Get our free email newsletter with just one click

We’ll Live and Die in These Towns review at Belgrade Theatre, Coventry – ‘an inspired musical’

Scene from We'll Live and Die in These Towns at Belgrade Theatre, Coventry. Photo: Robert Day

The Enemy’s 2007’s platinum-selling album We’ll Live and Die in These Towns definitely had something. An angsty, aggressive edge that catapulted the Coventry three-piece to the top of the charts (or near enough) for a few years.

Geoff Thompson’s new musical, for which the Enemy frontman Tom Clarke is musical director, takes that angry energy and spins it into something richer and deeper. It’s more of a play with songs than a musical, with tracks from the Enemy’s debut smartly reworked to underscore the action.

The plot is simple. A fictional frontman of a fictional band freaks out before playing his home town, and bolts off to haunt the places of his adolescence, encountering pre-fame friends and family as he goes. A simple plot, but one that, in several long, thoughtful scenes, allows Thompson to explore a lot – artistic integrity, ambition, identity, and more. What do we owe to the places that made us? Do we ever really leave them?

Hamish Glen’s production unfolds on Patrick Connellan’s tessellated jigsaw, projection-splashed design, and Clarke’s theatrical versions of his own songs are really good live – particularly the title track, which gets the local audience singing along. A moving moment.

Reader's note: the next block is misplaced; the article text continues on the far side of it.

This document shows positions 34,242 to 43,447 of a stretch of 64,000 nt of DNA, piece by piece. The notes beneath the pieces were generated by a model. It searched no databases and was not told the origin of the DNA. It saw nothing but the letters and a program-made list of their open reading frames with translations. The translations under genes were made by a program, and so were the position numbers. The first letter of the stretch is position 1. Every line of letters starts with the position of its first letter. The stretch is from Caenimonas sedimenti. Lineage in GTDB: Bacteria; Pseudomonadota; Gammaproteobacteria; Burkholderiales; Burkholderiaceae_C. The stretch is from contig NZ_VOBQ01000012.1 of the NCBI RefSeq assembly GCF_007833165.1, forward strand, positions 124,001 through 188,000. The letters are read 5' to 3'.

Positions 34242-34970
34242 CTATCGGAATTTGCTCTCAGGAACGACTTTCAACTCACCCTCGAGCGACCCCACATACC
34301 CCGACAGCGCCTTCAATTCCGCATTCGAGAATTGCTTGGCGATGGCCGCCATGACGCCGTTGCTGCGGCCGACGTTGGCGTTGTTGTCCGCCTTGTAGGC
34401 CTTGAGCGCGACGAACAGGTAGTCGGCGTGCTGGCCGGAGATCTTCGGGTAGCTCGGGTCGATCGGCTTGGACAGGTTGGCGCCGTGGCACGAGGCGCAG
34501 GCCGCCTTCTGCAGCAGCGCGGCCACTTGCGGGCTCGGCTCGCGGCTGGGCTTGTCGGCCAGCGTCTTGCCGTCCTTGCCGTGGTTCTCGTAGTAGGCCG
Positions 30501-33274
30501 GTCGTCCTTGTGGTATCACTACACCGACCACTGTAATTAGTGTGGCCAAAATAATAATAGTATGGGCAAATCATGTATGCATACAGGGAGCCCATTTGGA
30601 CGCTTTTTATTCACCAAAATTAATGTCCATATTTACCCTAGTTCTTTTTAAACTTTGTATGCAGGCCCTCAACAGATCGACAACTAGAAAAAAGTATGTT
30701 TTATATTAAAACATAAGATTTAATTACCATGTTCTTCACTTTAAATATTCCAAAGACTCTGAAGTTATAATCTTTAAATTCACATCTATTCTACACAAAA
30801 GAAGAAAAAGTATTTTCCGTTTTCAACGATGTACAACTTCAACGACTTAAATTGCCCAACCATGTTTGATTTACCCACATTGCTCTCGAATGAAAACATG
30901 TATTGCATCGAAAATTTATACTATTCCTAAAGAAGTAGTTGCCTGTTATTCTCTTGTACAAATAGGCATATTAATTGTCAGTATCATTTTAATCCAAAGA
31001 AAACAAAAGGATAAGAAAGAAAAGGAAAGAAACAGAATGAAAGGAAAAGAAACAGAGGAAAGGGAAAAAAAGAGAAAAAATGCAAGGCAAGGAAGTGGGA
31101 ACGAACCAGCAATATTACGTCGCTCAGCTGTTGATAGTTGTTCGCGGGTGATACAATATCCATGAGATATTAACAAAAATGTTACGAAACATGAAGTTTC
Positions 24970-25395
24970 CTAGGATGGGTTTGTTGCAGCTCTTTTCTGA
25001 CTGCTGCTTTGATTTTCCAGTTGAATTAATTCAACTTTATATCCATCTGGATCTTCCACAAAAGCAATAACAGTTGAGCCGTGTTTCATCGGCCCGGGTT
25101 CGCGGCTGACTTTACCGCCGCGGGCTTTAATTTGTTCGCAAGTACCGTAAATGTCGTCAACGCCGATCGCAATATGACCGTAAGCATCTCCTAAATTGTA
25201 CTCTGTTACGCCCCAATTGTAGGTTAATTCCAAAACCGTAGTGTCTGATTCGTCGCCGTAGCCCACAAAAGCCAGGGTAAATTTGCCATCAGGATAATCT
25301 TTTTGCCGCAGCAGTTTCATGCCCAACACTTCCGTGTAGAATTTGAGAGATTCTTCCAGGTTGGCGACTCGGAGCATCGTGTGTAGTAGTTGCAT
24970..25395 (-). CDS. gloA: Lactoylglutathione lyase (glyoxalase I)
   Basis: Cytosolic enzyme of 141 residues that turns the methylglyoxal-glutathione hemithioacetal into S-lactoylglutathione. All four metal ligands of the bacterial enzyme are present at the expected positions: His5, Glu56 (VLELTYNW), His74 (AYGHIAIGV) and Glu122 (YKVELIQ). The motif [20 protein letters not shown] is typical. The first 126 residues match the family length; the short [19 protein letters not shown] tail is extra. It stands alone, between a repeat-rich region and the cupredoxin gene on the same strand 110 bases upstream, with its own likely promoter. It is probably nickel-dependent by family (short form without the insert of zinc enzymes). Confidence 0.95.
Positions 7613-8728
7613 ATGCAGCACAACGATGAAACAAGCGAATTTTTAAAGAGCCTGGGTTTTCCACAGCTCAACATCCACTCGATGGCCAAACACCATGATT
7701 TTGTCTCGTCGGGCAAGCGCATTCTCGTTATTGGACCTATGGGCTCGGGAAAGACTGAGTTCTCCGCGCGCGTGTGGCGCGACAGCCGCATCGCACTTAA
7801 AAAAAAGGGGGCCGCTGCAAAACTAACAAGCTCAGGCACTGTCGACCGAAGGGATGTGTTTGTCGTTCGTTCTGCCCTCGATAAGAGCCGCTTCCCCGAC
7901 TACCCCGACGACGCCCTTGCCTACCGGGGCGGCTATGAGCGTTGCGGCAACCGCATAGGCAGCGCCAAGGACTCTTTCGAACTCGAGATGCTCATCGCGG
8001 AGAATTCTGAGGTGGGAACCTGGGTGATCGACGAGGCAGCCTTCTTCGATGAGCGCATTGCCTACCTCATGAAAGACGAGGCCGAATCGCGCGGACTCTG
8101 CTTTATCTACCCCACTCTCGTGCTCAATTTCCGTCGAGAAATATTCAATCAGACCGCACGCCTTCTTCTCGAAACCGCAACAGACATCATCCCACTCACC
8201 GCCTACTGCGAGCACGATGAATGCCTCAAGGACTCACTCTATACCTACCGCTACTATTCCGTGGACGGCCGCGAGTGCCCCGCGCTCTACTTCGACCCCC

It could be a lot shorter, though. And although there’s a few nice supporting performances, particularly from Quinn Patrick as an armchair-bound philosopher, Tom Milner’s Argy doesn’t exactly scream chart-topping charisma. Inspired, but flawed. A bit like the band themselves.

We need your help…

When you subscribe to The Stage, you’re investing in our journalism. And our journalism is invested in supporting theatre and the performing arts.

The Stage is a family business, operated by the same family since we were founded in 1880. We do not receive government funding. We are not owned by a large corporation. Our editorial is not dictated by ticket sales.

We are fully independent, but this means we rely on revenue from readers to survive.

Help us continue to report on great work across the UK, champion new talent and keep up our investigative journalism that holds the powerful to account. Your subscription helps ensure our journalism can continue.

Subscribers to The Stage get 10% off The Stage Tickets’ price
An inspired but overlong new musical built around Coventry-based band the Enemy’s 2007 debut album